Sacramento Kings

This Aggie wants to be a King, so he showed off his game and dreamed big

Former UC Davis guard Brynton Lemar on Kings pre-draft workout

Brynton Lemar was one of six draft prospects brought in by the Kings for a workout Thursday. Lemar, led the Aggies in scoring last season as a senior, discusses what he can bring to an NBA team.
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Brynton Lemar was one of six draft prospects brought in by the Kings for a workout Thursday. Lemar, led the Aggies in scoring last season as a senior, discusses what he can bring to an NBA team.

As Brynton Lemar crossed the court to meet reporters following his pre-draft workout at the Kings’ facility Thursday, he was informed that Kings assistant coach Bob Thornton, standing nearby, had attended UC Irvine.

“I didn’t know you were an Anteater,” Lemar said, grinning. “Come on!”

“Why you hatin’?” Thornton replied.

Lemar, of course, was a senior guard on the UC Davis team that toppled UC Irvine in the Big West Conference championship in March to earn the program’s first NCAA Tournament berth.

A 6-foot-4, 195-pound shooting guard, Lemar led the Aggies with 16.1 points per game last season and was first-team All-Big West. Now he’s trying to prove he belongs on an NBA roster.

Thursday, he got a glimpse of his competition. The Kings brought in six players for their first pre-draft workout and all but Lemar played college in either the Big 12 or Mountain West conferences, regularly facing stronger opponents than Lemar saw in the Big West.

It is the same challenge that Corey Hawkins, the former UC Davis star whom Lemar sat behind in his early college seasons, faced during the pre-draft process two years ago. So, before his workout, Lemar sought Hawkins’ advice.

“He told me, basically, don’t back down,” Lemar said. “Just be fearless.

“I didn’t play against Kansas all the time. I didn’t play against Kansas State or Iowa State. But I know I can play at this level at any time.”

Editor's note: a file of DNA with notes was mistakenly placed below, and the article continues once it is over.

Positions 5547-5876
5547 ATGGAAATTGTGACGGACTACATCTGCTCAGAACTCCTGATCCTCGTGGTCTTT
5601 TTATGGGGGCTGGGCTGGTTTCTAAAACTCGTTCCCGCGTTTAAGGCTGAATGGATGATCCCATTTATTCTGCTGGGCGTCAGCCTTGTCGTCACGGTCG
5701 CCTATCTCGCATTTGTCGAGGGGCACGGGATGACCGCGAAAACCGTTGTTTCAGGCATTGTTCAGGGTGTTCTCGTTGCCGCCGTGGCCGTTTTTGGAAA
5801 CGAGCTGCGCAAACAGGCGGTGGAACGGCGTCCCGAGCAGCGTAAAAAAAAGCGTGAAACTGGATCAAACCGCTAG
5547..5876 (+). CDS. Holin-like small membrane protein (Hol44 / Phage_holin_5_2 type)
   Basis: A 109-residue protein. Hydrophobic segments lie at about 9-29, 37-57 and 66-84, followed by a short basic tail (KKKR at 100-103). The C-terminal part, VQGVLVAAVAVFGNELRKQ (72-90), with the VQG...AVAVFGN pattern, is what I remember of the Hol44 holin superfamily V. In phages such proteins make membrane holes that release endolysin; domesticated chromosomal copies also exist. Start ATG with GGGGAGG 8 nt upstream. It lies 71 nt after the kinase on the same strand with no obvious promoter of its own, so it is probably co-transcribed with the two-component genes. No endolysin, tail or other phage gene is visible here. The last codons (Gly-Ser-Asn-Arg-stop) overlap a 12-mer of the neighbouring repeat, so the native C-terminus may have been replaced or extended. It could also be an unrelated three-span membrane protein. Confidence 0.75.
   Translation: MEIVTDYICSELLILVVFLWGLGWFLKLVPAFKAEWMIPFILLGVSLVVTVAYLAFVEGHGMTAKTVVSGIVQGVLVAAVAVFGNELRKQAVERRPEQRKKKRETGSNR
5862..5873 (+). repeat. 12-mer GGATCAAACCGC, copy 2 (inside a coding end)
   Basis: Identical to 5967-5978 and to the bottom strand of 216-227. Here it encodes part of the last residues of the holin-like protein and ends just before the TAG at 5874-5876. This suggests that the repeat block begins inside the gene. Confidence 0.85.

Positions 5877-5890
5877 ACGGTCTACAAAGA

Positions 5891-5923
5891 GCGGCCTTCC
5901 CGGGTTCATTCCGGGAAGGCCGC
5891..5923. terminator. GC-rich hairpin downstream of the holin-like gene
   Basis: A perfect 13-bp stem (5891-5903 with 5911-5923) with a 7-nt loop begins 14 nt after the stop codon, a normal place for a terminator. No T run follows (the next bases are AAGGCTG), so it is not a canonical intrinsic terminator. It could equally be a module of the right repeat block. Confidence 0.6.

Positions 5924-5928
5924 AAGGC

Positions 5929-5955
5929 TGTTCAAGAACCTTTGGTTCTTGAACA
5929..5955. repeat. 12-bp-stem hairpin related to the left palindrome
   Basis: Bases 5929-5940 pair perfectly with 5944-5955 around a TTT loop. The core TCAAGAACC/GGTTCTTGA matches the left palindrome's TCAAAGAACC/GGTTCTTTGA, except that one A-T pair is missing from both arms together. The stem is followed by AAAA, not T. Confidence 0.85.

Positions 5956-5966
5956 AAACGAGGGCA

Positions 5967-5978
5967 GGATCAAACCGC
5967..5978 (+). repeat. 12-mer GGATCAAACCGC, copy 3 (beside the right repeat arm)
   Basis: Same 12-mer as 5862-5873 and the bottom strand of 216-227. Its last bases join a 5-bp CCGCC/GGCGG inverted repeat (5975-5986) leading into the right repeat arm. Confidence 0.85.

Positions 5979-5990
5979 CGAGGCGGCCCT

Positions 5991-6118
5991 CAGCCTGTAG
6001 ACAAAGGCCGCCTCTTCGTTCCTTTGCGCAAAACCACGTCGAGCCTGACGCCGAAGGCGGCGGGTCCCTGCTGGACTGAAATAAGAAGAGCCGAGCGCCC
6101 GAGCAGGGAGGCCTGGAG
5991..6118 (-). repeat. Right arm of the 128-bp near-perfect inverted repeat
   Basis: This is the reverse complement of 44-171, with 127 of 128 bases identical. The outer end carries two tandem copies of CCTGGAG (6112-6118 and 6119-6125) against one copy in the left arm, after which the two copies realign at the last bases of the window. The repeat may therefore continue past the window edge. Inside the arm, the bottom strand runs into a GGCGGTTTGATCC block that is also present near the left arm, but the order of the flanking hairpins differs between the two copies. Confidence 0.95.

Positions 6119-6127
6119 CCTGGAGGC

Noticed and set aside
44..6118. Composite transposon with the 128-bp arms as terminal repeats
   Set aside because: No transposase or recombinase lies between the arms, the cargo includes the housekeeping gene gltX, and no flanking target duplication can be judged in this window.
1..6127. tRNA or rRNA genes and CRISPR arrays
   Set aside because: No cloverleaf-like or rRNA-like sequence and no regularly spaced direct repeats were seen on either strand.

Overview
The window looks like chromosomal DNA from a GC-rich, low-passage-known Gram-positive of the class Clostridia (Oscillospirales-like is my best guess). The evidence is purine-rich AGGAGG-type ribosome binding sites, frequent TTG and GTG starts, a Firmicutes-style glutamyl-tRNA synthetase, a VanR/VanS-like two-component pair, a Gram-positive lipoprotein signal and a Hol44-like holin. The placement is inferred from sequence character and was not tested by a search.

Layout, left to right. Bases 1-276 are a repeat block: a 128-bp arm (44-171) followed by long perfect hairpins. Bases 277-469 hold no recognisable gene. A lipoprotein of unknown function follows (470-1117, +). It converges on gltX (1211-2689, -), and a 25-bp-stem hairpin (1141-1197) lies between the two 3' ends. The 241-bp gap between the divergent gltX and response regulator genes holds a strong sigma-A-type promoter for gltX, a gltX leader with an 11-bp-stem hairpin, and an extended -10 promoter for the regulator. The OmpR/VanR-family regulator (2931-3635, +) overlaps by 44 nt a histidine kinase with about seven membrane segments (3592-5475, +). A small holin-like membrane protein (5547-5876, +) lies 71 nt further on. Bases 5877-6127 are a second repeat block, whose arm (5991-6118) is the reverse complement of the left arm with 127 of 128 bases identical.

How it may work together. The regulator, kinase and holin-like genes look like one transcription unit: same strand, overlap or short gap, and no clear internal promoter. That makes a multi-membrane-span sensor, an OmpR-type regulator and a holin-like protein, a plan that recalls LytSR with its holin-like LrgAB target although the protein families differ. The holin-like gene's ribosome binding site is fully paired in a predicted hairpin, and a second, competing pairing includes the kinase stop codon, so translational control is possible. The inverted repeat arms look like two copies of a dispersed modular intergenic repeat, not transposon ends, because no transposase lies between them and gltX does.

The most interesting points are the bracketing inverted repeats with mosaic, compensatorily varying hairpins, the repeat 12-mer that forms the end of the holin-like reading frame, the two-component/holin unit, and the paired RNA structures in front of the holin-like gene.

An all-around contributor at UC Davis, Lemar ranked in the top five in the Big West last season in points, 3-pointers and free throws and led the conference in minutes played. He said he believes his game can translate to the NBA level.

“I think I can bring leadership, defense,” Lemar said. “I feel like I know my role really well. I can shoot the ball, handle the ball, play off pick-and-roll. I feel like I can just be that solid glue guy, night in and night out. Hopefully I can potentially be a King, or wherever I go.”

As of now, Lemar said he has no other workouts scheduled but has heard Milwaukee and Utah both have interest in him. He would fit those trips around finishing his senior year at UC Davis. A communications major, Lemar is currently an intern with the Davis Enterprise newspaper and has also interned for a U.S. District Court judge.

Sports law interests Lemar – but only as a pursuit after his professional basketball career has ended.

“I know I’m going to end up playing somewhere,” Lemar said. “I just don’t know where. That’s the thing that’s scary.”

Also participating in Thursday’s workout were Kansas State guard Wesley Iwundu, Kansas forward Landen Lucas, BYU center Eric Mika, Iowa State guard Naz Mitrou-Long and Nebraska guard Tai Webster.

Iwundu (No. 56) and Mika (No. 79) are listed on draftexpress.com’s top 100 prospects. Iwundu, a 6-7 shooting guard, averaged 13 points and 6.3 rebounds per game last season for the Wildcats. Mika, listed at 6-10, averaged 20.3 points and 9.2 rebounds in his first season following a two-year Mormon mission.

Head coach Dave Joerger was among the Kings’ personnel on hand for the workout. He chatted briefly with Lemar after it ended.

“Good stuff,” Joerger told Lemar. “I like your game.”

The Kings have two picks in the top 10 of the 2017 NBA draft. Here are five players, all freshmen last season, who the Kings could select.

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